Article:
Nevertheless, the efficacy of online and distance learning has been and continues to be challenged by researchers. It was found that the course design and the mode of teaching strongly influence the way in which students progress [41, 44]. Specifically, it may be hard to address the differences in students’ learning needs, styles and aptitudes [9, 15, 39, 42], and this calls for approaches that can be adapted and personalized to the needs of each particular student. Studies confirm that personalization is key to successful online and distance learning [28, 35], such as personalized complexity level and personalized feedback, as it can maximize the learning benefits for each individual student [48].

A number of studies have demonstrated that problem-solving is a highly effective approach for learning in various domains [12, 19, 20, 46, 47]. Such problem-solving learning activities can be addressed by intelligent tutoring systems, which are also capable of giving personalized feedback and explanations, incorporating conversational scaffolding, and engaging students into active and problem-solving exercises [2, 7, 8, 12, 21, 23, 26, 27, 29, 33, 34].

Many studies have been conducted evaluating the impact of educational technology and online learning platforms on student learning outcomes [11, 17, 24, 25] [31, 40, 42, 43]. We adopt the well-established pre-post assessment framework, where students are split into intervention groups and their knowledge of the subject is evaluated before and after their assigned intervention.

In contrast to previous studies investigating learning outcomes with intelligent tutoring systems, in this study the AI-powered learning platform, Platform B

, is a fully-automated system based on machine learning models 

[36]. The system is trained from scratch on educational content to generate automated, personalized feedback for students and has the ability to automatically generalize to new subjects and improve as it interacts with new students [37, 38].

In the context of online and distance learning, students’ ability to self-assess, develop self-regulation skills and strategies, plays a crucial role [3, 17, 27]. However, many studies show that students generally struggle to evaluate their own knowledge and skills level [5, 6, 10].

3 Experimental Setup

3.0.1 Participants

participants completed a -hour long course on linear regression using one of the two online platforms. Their learning outcomes were measured before and after the course using pre- and post-assessment quizzes. The experiment was run completely online. Participants completing either course were rewarded a Amazon gift card.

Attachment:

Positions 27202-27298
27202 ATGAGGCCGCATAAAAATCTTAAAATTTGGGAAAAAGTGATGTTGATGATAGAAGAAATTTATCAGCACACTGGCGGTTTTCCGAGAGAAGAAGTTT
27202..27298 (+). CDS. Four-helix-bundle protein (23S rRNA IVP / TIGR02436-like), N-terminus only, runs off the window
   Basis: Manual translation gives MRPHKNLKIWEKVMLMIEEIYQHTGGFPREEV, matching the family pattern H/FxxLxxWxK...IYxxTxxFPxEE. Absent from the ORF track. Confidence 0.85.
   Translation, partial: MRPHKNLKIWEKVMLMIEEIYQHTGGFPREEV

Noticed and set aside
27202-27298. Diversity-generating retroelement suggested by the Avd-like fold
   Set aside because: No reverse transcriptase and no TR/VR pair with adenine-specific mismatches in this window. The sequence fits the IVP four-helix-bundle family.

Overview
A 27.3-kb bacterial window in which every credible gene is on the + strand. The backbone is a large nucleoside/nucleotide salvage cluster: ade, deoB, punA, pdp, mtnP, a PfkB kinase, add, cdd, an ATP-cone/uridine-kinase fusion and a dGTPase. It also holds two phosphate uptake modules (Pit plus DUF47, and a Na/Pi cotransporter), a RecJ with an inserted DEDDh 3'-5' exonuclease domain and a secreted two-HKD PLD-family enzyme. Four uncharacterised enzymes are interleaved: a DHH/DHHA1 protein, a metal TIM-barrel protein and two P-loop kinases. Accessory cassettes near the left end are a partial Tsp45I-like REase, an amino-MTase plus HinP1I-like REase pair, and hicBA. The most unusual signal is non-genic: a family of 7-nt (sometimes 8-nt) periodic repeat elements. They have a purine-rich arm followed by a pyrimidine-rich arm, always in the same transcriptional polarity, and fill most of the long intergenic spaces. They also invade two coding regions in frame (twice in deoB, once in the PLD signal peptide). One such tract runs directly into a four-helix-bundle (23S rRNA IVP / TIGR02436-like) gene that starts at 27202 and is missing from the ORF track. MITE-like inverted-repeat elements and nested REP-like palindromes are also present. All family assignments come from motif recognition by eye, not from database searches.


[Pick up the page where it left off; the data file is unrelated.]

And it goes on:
To recruit participants, we posted ads on social media and sent out emails to student clubs from local universities. Candidates interested in participating had to fill out a questionnaire specifying their field of study, their degree, and whether they have completed courses in machine learning or artificial intelligence.

Candidates were classified as eligible or ineligible based on their answers to this enrollment questionnaire. Specifically, candidates who had or were studying a math-heavy discipline at university (e.g. mathematics, statistics, physics) or who had completed any courses on statistics, machine learning or artificial intelligence were deemed ineligible. As a result, out of the

applicants participants were selected. The majority fall into our target audience of undergraduates () studying disciplines not centered around mathematics: health sciences (), computer science (), cognitive science (, among others.

To ensure unbiased setting for the experiments on two platforms, we randomly divided participants into two groups. The first group was asked to study the course on linear regression from Platform A, and the second was asked to study the course on the same subject from Platform B.

3.0.2 Choice of the Material

Linear regression was selected as the topic of study on both online platforms since it is one of the most fundamental topics, that is covered early on in any course on machine learning and data science, and the material covering this topic on both platforms is comparable. To yield a fair comparison between the two platforms, extra care was taken to ensure that the linear regression courses were as similar as possible and that the sub-topics covered, the difficulty level, and the length of both courses were carefully aligned.

The linear regression course on Platform B was adapted for this study, combining existing and new content specifically created to align with the sub-topics covered in the Platform A course. As a result, the courses on both platforms contain an introductory session and provide short lecture videos, followed by multiple-choice questions in the case of Platform A and interactive problem-solving exercises in the case of Platform B